To further ensure your privacy you can (and probably should) make sure your virtual machine files (the files VMware uses to store your VM data) are encrypted, either the files themselves (using Windows built-in encryption option) or, better still, by placing the entire directory inside an encrypted virtual drive, with such products as the free TrueCrypt. Be aware, however, that when you use your virtual machine its RAM will be held in your real, physical RAM and as such it can and will be stored in the host's Windows pagefile.sys, where it could potentially be recovered much later, having been written to disk. The solution in this case is to encrypt your entire system disk with TrueCrypt, such that the swap file is also encrypted or to use an encryption product like Jetico's container encryption which includes swap file encryption as an option.
It is sad that it's come to this, that we honorable, law-abiding citizens must defend ourselves against the unreasonable invasion of our thoughts and study of our activities, but wishing it was not so accomplishes little. Hopefully this little guide will have helped you take back some of your privacy.
If you're serious about playing around with Android I urge you to check out my article on how you can convert a $249 Barnes & Noble Nook Color e-reader into a full Android tablet! I just did it and it's turning out to be one of the coolest gadgets I've had!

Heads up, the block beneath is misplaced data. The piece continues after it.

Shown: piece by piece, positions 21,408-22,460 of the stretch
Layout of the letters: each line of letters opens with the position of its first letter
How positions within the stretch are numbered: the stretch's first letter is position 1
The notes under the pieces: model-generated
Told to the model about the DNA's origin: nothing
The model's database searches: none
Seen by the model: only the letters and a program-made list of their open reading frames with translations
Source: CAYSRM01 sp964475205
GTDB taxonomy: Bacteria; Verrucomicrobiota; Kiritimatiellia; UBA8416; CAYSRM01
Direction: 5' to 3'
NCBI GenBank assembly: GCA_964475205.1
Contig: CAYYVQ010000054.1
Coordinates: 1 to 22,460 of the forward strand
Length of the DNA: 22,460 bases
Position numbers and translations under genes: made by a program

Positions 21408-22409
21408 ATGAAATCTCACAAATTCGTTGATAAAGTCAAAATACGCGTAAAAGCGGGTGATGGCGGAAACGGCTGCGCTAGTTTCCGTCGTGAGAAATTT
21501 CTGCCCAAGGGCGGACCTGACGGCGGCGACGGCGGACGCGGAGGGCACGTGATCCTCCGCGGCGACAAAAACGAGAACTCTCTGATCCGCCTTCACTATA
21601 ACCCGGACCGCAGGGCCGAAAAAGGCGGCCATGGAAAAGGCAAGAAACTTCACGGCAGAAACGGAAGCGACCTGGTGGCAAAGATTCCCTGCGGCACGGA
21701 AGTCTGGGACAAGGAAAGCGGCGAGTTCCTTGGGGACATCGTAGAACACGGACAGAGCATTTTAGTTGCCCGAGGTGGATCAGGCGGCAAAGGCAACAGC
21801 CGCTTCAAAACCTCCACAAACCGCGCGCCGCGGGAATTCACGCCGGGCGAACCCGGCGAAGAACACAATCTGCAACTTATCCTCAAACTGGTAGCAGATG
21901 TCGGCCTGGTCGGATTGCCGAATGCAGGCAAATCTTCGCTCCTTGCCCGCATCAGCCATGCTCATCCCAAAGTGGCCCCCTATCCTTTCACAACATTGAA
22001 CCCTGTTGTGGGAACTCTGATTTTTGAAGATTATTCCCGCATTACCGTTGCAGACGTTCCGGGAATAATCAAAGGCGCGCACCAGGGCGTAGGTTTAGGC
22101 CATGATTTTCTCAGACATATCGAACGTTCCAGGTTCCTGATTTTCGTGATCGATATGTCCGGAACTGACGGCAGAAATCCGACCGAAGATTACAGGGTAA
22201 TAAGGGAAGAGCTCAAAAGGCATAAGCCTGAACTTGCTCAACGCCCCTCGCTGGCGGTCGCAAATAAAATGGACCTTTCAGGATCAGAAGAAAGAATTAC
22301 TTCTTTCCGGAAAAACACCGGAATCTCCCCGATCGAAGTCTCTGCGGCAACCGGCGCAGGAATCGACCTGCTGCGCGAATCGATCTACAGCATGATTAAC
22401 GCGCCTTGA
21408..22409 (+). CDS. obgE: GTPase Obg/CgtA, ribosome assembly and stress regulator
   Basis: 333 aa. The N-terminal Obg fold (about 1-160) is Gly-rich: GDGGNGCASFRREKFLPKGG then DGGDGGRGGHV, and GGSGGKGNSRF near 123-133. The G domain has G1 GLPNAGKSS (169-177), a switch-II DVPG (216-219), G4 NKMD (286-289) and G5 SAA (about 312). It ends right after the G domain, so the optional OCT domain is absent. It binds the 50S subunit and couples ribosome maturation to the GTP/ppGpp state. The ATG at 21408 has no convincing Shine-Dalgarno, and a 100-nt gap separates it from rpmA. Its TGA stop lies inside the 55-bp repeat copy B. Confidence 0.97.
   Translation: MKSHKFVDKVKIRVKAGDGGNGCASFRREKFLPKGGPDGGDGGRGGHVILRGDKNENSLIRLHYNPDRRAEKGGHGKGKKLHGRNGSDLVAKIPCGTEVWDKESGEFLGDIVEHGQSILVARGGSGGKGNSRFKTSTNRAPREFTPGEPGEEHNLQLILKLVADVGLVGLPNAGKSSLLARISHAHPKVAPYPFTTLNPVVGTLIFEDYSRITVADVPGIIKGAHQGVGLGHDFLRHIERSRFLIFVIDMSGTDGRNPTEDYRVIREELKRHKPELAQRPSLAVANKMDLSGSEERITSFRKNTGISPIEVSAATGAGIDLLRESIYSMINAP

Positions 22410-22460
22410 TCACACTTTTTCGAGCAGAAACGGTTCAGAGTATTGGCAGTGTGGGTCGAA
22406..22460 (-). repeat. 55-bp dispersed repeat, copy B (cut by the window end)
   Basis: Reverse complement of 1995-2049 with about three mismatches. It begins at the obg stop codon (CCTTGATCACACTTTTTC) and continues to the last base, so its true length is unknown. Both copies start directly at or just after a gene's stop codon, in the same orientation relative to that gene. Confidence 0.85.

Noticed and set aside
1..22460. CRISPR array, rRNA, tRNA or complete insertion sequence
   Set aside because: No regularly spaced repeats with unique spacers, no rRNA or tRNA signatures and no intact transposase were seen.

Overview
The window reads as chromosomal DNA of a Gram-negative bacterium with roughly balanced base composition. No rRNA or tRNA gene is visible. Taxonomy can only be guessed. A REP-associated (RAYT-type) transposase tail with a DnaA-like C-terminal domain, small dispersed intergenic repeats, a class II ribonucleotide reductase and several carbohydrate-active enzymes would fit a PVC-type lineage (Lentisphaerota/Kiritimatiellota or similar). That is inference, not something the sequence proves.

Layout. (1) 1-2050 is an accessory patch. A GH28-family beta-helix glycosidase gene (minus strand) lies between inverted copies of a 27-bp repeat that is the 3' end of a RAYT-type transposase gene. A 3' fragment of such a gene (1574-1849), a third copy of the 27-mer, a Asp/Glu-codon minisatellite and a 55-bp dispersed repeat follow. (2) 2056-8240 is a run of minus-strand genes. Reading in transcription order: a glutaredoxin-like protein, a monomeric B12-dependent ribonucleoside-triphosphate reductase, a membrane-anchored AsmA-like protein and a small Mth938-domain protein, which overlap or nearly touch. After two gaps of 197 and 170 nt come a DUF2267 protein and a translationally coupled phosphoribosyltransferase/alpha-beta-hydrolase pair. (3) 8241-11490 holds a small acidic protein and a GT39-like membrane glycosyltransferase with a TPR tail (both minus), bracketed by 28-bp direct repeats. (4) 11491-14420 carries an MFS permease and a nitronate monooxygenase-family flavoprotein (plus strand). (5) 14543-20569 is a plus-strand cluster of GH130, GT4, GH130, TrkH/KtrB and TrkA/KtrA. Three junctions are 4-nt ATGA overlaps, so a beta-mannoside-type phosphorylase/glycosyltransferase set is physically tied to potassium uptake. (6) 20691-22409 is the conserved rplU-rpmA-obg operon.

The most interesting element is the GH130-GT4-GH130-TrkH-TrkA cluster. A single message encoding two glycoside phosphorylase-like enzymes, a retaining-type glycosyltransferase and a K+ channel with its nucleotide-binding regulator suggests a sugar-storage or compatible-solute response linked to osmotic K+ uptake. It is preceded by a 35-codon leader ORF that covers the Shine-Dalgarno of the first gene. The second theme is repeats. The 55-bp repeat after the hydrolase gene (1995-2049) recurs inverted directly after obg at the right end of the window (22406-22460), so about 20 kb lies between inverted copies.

Tonight I wanted to play around with the Google Android OS for mobile devices, but having neither an Android tablet or phone I was forced to investigate how I could run it on my computer. I found the answer I was looking for and succeeded in running it on my PC. And here is my super quick guide on how you can do it, too.
You will need the virtual machine software VMware Player or VMware Workstation. If you don't have either, you can download and install VMware Player for free.
Grab the Android Live ISO, the one to use is the Asus Eee PC version. (I tried the generic version and it wouldn't even boot under VMware.) You can navigate to the latest version here or just use this direct link for the 2.2 version.
Configure the VMware Player or VMware Workstation options for this VM. You want to choose: